Bogle-isms

Jack Bogle is the Founder and former CEO of the Vanguard Mutual Fund Group. Back on December 31, 1975, he started the very first index fund which has become Vanguard (the largest mutual fund company in the United States). Vanguard has transformed the personal investing landscape over the years, and with the invention of low-cost index funds, saved Americans billions of dollars in investment fees.

One of the many books Jack has written, The Little Book of Common Sense Investing, is one of my personal favorites. I have been re-reading this book slowly recently (just a page or two at a time when I can spare a couple minutes), and wanted to share with you a number of his quotes that are scattered throughout the pages. Jack’s straight-forward and “common sense” approach to investing is a breath of fresh air, compared to the financial garbage shouted from every TV station or money website.

Here are a few of my favorite “Bogle-isms”:

  • “Fund investors are confident that they can easily select superior fund managers. They are wrong.”

  • “Accurately forecasting swings in investor emotions is not possible. But forecasting the long-term economics of investing carries remarkably high odds of success.”

  • “The stock market is a giant distraction.”

  • “If the data do not prove that indexing wins, well, the data are wrong.”

  • “We investors as a group get precisely what we don’t pay for. So if we pay nothing, we get everything.”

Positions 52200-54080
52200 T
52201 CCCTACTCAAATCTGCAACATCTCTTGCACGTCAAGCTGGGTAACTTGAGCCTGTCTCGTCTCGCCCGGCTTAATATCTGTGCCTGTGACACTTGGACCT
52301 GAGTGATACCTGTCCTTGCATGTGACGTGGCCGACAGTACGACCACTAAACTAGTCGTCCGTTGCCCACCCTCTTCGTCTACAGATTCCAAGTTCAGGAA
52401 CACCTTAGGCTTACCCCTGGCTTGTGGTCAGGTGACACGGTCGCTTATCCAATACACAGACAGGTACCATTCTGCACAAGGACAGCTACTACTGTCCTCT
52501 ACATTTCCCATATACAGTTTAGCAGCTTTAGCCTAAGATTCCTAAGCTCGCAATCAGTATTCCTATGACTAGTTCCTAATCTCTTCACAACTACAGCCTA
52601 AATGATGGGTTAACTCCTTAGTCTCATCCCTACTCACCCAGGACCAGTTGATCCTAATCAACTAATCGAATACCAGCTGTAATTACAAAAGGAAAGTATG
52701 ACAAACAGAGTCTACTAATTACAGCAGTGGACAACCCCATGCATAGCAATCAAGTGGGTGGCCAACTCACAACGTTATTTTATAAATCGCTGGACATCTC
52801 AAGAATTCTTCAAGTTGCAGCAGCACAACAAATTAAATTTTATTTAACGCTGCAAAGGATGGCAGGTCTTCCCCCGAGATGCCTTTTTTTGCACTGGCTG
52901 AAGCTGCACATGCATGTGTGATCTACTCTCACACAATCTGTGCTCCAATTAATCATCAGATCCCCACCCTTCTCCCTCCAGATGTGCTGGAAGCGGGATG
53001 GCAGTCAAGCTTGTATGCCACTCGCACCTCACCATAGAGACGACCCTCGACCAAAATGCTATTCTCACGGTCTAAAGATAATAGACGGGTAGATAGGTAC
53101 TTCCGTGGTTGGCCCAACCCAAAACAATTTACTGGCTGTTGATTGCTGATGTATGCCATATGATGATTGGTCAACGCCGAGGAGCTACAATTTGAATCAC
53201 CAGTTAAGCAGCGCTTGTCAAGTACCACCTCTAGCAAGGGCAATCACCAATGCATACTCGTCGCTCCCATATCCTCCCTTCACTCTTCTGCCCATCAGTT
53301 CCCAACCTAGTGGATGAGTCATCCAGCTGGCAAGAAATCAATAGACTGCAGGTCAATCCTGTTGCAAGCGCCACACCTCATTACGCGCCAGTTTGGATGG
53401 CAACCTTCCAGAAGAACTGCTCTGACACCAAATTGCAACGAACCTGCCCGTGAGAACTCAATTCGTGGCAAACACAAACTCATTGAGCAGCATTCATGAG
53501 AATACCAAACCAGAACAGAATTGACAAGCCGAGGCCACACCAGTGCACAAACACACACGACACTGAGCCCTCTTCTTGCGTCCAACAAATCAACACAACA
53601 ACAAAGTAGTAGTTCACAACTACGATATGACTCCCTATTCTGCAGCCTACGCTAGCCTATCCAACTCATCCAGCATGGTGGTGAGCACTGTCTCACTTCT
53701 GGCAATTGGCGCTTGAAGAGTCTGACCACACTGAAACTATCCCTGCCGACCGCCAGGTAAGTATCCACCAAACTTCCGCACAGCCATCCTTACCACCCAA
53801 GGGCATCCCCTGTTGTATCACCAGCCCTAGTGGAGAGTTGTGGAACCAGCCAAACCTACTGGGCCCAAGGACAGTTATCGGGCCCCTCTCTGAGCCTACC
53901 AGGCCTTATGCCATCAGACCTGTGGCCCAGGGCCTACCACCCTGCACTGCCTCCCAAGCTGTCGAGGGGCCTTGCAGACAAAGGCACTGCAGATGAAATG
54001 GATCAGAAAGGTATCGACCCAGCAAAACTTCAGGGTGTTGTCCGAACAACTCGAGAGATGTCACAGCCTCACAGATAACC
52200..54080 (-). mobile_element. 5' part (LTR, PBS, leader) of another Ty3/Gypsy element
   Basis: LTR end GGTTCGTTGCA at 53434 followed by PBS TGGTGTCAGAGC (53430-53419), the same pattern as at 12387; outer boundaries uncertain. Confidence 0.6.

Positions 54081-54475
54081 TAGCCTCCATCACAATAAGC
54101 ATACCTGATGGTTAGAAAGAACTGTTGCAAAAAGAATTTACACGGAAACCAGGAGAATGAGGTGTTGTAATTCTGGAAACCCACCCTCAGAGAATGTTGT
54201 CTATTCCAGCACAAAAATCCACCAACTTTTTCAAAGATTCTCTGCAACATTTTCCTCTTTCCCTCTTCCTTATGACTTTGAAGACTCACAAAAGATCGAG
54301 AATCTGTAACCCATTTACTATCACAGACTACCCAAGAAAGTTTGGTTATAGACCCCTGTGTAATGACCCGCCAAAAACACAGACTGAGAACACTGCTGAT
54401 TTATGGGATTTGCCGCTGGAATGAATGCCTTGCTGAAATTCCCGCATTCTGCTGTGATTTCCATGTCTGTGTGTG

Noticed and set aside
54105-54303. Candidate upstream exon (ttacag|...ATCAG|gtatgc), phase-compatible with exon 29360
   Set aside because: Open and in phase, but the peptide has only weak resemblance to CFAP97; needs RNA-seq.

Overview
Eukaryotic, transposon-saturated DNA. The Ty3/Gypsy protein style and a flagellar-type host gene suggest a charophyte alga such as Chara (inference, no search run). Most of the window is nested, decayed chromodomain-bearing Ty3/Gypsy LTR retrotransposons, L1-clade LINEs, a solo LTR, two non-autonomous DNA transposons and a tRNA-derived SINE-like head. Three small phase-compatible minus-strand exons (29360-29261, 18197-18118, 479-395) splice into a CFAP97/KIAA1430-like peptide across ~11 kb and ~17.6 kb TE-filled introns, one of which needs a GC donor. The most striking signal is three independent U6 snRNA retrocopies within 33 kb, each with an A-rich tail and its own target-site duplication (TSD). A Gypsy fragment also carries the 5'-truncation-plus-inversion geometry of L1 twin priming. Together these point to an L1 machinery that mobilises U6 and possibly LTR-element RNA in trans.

• “The miracle of compounding returns is overwhelmed by the tyranny of compounding costs.”

  • “When ever-counterproductive investor emotions are played on by ever-counterproductive fund industry promotions, little good is apt to result.”

  • “Managed mutual funds are astonishingly tax-inefficient.”

  • “Fund returns are devastated by costs, taxes, and inflation.”

  • “Only three out of the 355 equity funds that started the race in 1970-8/10 of 1 percent-have survived and mounted a record of sustained excellence.”

  • “Before you rush out to invest in these three funds with such truly remarkable long-term records, think about the next 35 years.”

  • “Funds with long-serving portfolio managers and records of consistent excellence are the exception rather than the rule in the mutual fund industry.”

  • “Two new Merrill Lynch funds: a marketing success for the firm; an utter failure for its clients.”

  • “Index funds endure, while most advisers and funds do not.”

  • “Common sense tells us that performance comes and goes, but costs go on forever.”

  • “My conclusions rely on mathematical facts-the relentless rules of humble arithmetic.”

  • “Your index fund should not be your manager’s cash cow. It should be your own cash cow.”

  • “Indexing stock market sectors, a strong idea. Betting on stock market sectors, a weak reality.”

  • “Among money market funds-surprise!-low cost wins again.”

  • “A “double whammy”: betting on hot sectors (emotions) and paying heavy costs (expenses) are sure to be hazardous to your wealth.”

  • “The real money in investment will be made not out of buying and selling but of owning and holding securities.”

  • “The two sources of the superior returns of the index fund: (1) the broadest possible diversification; and (2) the tiniest possible costs.”

  • “While an index-driven strategy may not be the best investment strategy ever devised, the number of investment strategies that are worse is infinite.”

These are just a few of my favorite quotes of his, and I hope you too can appreciate his bluntness. The investment industry could use more individuals like Jack that consistently put the client’s interest ahead of the firm’s.

 

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